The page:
Last night we hosted a TOTALLY full house (we got pictures to prove it!) for the NYCEDC Innovate Health Tech NYC Demo Day at the WeWork Lounge in SoHo. The 10 best teams from the competition got the opportunity to pitch their technologies live to a panel of health tech luminaries, who evaluated their entries on “potential for success”. The judges deliberated live on-site and helped select our 3 winning teams:
Sincere congratulations goes out to our winners and all the teams that participated last night. We’re creating a revolutionary health tech industry here in NYC and the entrants in this competition are building it through their outstanding contributions.
Health 2.0 startups have swarmed all over the data, using it to build ever more useful applications and tools. Data that was once siloed and accessible to only a few is now available to millions through online services like iTriage, Vitals.com, and Castlight Health. With each passing day, innovators figure out new ways to use and combine data sets in ways that no one in the federal government could have ever imagined.
In the last few weeks, however, the feds have upped the “data liberacion” ante, releasing a number of new datasets that could have a totally disruptive impact on the established health marketplace. On May 8th, the Centers for Medicare and Medicaid Services (CMS), released a dataset showing inpatient hospital charges to Medicare for 100 of the most common inpatient diagnosis codes. CMS followed up on its initial salvo on June 3rd, also releasing outpatient charge data for 30 of the most common ambulatory payment codes.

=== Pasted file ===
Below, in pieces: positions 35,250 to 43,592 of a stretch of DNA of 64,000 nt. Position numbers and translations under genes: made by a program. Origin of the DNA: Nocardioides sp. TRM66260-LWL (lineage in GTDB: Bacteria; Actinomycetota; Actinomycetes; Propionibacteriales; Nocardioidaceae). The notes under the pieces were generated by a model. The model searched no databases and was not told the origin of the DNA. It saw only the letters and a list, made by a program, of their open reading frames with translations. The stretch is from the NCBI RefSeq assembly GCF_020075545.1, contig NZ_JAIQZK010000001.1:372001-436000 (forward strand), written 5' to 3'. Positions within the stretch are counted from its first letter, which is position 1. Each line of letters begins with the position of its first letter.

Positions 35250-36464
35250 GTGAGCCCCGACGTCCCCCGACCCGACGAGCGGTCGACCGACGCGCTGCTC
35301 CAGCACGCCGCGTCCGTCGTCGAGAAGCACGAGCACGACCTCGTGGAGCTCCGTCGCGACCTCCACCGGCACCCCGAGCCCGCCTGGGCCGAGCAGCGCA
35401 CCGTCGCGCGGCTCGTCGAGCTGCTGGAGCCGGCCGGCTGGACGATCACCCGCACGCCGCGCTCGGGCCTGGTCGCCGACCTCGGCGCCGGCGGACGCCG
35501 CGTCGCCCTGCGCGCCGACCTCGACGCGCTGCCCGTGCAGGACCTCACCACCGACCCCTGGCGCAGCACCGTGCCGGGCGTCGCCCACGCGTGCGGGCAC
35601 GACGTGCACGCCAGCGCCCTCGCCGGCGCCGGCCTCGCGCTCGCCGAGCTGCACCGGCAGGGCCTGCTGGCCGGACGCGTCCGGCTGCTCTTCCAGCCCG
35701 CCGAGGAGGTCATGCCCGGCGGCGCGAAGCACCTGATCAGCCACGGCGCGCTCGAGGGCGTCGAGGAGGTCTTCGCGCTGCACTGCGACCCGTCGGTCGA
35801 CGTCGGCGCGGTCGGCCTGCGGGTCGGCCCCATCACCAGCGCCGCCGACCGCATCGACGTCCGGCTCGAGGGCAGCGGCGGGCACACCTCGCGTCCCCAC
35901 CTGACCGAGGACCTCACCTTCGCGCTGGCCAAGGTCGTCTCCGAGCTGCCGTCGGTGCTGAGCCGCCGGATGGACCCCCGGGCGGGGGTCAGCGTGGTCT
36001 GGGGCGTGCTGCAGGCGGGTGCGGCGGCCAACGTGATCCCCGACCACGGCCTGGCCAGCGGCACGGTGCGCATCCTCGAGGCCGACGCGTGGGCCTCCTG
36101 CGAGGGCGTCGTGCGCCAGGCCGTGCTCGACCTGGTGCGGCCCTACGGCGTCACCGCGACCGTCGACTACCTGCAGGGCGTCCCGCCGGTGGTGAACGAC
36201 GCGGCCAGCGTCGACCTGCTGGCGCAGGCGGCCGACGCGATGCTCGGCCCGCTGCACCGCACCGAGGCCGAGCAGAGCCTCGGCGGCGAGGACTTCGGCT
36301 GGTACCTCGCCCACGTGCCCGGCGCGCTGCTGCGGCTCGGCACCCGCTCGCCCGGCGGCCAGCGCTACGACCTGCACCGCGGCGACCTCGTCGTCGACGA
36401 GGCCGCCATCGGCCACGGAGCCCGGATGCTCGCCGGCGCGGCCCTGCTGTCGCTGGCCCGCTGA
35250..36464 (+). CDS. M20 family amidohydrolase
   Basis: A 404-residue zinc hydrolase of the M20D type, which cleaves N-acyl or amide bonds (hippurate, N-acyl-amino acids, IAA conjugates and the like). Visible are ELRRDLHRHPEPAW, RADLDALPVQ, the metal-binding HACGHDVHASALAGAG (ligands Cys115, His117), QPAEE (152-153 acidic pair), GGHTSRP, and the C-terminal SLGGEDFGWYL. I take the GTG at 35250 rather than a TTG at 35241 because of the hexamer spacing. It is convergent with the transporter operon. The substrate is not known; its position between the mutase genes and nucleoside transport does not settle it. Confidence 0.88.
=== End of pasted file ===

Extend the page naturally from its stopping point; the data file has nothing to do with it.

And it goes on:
Why is this important? Prices charged to Medicare were formerly top-secret and closely guarded. Hospitals and health systems kept this information confidential because making it public could impact how they compete with other provider institutions and could also impact complex price negotiations with private third party insurers. The world has suddenly changed. Default price transparency is the new norm for providers working within the Medicare program (at least for the most common diagnoses), and we expect more transparency to come down the line from the feds and the states.
Thanks to my friend Matt Zachary, founder and CEO of Stupid Cancer, for the invite to the Stupid Cancer Show. Matt and his co-host/co-founder Kenny Kane interviewed me, Alex Fair of Medstartr/Health 2.0 NYC and Carly Parry of NCI, about the Crowds Care For Cancer Challenge. We had a great discussion about how technology can help cancer survivors and how patients, providers and technologists can work together to build useful applications. Interview begins at about 31:20.
In this quick interview with Health 2.0 Co-Founder, Matthew Holt, I talk about the Developer Challenge program, specific challenges launched/closed at the Health Datapalooza meeting, and innovation competitions more broadly. Thanks for the interview, Matthew!
This year’s Health Datapalooza (the 4th annual) was bigger and better than ever, with over 2,000 registered attendees. Cristin Dorgelo of the White House OSTP led another great panel on “Challengeology” where we discussed prize competitions and lessons learned. Thanks to Cristin and the organizers of HDP IV for the invite!
Cristin Dorgelo, Assistant Director for Grand Challenges, White House Office of Science and Technology Policy (OSTP) – MODERATOR
Sara Holoubek, Founder & CEO, Luminary Labs
Jean-Luc Neptune, Senior Vice President, Health 2.0